“An Ikon of Calvary”

“An Ikon of Calvary”

Tears are flowing as I read this beautiful meditation by a son at his mother’s deathbed, republished at Sed Contra. What a beautiful witness of the Church’s teaching about the dignity of the human person, of the communion of saints, and of faith in the resurrection. Here’s an excerpt; but you should go here to read the whole thing.

As I am typing this, I am sitting in a chair across from my mother, asleep in a hospital bed on loan through Hospice.  I am exhausted and every time I think there is no more room for tears find that in fact there are more.  Yet I know that this room is filled with all the Saints and Angels of Holy Church, watching over my mother as she slumbers.  They weep as Christ Here Present weeps; as Our Sorrowful Mother weeps.  I have been told that every man who dies is an Ikon of Christ Who dies; and that every woman who dies is an Ikon of the Dormition of Mary; and know by God’s Grace that this is a time of great horror and pain and also a time of great Love.  God in His Love has made of this little room an Ikon of Calvary.

Remember when we were talking about Vocations and Calls from God?  I truly believe that my Vocation today is to Watch with Christ as He prays and sweats Blood in the Gethsemane here present.  I think my Vocation is to wipe the excrement of a dying woman and empty her urine bag as often as it needs to be emptied.  My Vocation today is to Cry and to Weep and thereby to honor the passing of this woman.  My Vocation today is to do my little part in this little home to let Christ work through me to uphold the Dignity of this Human Person, Imago Dei, overflowing with Christ and with the Mother of God, “alive with worth till the very end” as one of the Encyclicals celebrating Life says.  I am so deeply grateful for this woman who is dying in front of me; and I am so deeply grateful for the Body of Christ that subsists in the Roman Catholic Church that always and everywhere upholds the worth and Dignity of every human life, from conception till death … and beyond.  Your prayers and your kindness speak to me of a Church that stands with anyone, anywhere who is suffering, for anyone anywhere who is suffering is an Ikon of the Suffering Christ.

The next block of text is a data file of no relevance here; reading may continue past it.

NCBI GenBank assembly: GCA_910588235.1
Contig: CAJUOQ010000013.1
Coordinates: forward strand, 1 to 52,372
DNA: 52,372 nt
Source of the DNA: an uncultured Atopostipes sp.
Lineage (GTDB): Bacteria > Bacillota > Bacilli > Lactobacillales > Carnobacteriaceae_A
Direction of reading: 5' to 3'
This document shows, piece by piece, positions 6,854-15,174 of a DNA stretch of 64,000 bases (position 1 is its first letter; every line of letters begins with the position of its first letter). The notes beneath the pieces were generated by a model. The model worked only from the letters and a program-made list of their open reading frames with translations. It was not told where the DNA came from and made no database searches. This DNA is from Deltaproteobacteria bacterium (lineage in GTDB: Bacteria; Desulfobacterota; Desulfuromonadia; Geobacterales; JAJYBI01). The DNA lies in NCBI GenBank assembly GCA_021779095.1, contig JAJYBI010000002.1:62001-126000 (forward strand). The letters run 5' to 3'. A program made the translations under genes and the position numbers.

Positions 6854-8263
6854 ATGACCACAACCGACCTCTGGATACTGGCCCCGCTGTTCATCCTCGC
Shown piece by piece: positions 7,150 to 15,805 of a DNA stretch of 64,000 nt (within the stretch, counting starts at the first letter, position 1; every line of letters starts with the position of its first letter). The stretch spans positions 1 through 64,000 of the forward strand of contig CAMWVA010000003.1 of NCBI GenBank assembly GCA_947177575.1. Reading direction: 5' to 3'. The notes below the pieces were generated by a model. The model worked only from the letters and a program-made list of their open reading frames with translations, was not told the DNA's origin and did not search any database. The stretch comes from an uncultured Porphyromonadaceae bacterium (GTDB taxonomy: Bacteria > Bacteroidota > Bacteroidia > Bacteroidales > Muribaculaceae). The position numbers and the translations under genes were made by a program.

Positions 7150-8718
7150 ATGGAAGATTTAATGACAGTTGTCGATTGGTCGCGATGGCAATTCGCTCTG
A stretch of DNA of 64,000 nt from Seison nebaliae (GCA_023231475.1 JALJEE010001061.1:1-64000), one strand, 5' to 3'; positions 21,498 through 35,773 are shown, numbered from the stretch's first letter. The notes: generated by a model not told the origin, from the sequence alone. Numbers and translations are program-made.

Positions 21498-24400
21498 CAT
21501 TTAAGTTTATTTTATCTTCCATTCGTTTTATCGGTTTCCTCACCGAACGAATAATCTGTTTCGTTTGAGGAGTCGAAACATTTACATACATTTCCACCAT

I’ll repeat David’s request: “Please everyone join me in prayer with him for his mother and for even a small measure of his strength should we be called to a similar place.”

via Julie D.

Join the discussion

This site uses Akismet to reduce spam. Learn how your comment data is processed.

  • I sympathize. I get frustrated during Mass when Cecilia sees children, some as old as 10 or so, playing with toys (not books) and eating. I can’t blame her for wondering why she can’t as well.

  • Yeah, that’s a hard one. I’ll confess, even though we have a firm no food at mass policy, I once gave Isabella a snack to prevent a meltdown because her cousin was having one. It’s very hard to explain to a toddler why someone else gets some and she doesn’t.

  • Arrgh, I know what you mean. That stuff drives me crazy.

    Although one thing that’s really helped me lately, to the point that I almost look forward to those types of occurrences, is that it’s a good opportunity to get my kids used to a very important idea early on: we don’t do things like everyone else does. We’re different. As children in a family that’s is attempting to live an orthodox Catholic faith, watching other children duck under the proverbial caution tape with their parents’ consent is going to be the story of their young lives. Just like they now watch kids play on a forbidden playground, later they’ll watch as their friends get Bratz dolls and nice video game systems, go to R rated movies and spend unchaperoned time with boy/girlfriends, etc. etc. etc. They’re going to see a lot of that in their lives. It’s good for them to get used to that idea early on.

    Anyway, just thought I’d throw that out in case it’s helpful. smile